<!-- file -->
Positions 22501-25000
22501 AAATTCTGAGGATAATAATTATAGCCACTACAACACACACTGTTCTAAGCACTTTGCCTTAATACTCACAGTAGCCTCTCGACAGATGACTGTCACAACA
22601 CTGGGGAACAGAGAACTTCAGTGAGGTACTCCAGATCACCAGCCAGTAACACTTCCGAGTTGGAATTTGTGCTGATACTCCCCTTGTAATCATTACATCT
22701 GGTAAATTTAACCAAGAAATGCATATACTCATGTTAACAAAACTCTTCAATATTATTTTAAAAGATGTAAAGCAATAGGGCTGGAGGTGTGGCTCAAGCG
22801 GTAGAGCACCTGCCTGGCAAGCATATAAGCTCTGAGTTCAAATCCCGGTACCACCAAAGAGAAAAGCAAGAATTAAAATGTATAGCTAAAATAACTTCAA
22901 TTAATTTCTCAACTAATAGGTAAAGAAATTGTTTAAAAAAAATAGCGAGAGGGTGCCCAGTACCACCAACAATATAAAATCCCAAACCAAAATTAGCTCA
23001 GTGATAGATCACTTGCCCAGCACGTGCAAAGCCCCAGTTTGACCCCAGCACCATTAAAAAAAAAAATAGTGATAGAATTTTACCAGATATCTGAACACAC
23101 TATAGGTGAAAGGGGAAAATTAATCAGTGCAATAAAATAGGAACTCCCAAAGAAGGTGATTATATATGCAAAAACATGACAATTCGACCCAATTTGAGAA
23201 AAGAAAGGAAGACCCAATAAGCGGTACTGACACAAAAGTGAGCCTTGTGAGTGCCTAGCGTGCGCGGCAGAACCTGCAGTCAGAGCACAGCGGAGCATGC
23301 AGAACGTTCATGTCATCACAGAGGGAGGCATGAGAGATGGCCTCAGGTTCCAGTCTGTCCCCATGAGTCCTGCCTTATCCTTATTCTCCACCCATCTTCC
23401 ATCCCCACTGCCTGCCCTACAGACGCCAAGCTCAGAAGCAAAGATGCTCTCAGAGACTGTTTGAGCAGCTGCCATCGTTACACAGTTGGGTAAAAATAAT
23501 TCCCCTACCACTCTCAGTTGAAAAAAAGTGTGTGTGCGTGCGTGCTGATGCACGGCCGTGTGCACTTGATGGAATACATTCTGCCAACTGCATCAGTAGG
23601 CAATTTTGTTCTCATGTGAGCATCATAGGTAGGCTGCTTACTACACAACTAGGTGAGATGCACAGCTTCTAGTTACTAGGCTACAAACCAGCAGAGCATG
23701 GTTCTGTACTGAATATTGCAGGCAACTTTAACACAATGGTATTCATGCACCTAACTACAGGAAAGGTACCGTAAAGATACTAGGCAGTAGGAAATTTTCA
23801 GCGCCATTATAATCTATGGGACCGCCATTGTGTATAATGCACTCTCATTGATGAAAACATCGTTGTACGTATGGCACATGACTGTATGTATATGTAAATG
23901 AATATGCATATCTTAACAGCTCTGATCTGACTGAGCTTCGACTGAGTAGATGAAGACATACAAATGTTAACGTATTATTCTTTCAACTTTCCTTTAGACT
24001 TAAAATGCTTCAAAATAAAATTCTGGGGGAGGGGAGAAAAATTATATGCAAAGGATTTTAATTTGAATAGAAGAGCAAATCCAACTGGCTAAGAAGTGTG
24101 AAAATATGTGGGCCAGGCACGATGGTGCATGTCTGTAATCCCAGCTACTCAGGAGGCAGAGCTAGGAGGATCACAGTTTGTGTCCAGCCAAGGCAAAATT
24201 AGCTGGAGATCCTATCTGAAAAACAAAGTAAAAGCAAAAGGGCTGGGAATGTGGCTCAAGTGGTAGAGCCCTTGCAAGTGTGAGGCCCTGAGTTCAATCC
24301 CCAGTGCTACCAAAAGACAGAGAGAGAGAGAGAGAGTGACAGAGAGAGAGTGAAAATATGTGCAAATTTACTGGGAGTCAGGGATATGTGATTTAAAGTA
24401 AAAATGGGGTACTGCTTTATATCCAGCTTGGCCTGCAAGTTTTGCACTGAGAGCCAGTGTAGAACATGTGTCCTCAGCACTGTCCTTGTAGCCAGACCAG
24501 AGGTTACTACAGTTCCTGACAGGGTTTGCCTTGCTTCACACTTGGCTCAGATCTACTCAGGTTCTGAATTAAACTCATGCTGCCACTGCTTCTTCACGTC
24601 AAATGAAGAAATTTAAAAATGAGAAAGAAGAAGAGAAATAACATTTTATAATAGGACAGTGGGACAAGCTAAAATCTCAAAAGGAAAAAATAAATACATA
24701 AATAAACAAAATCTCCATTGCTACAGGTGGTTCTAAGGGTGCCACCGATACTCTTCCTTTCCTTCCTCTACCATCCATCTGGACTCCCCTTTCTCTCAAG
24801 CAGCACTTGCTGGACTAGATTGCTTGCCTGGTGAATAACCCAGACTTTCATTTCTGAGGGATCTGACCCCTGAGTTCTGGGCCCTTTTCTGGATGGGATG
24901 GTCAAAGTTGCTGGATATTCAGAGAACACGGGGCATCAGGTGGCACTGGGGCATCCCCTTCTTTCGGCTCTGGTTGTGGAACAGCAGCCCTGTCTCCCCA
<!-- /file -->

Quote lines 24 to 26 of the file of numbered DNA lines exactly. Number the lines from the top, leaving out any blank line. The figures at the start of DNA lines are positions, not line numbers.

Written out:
24701 AATAAACAAAATCTCCATTGCTACAGGTGGTTCTAAGGGTGCCACCGATACTCTTCCTTTCCTTCCTCTACCATCCATCTGGACTCCCCTTTCTCTCAAG
24801 CAGCACTTGCTGGACTAGATTGCTTGCCTGGTGAATAACCCAGACTTTCATTTCTGAGGGATCTGACCCCTGAGTTCTGGGCCCTTTTCTGGATGGGATG
24901 GTCAAAGTTGCTGGATATTCAGAGAACACGGGGCATCAGGTGGCACTGGGGCATCCCCTTCTTTCGGCTCTGGTTGTGGAACAGCAGCCCTGTCTCCCCA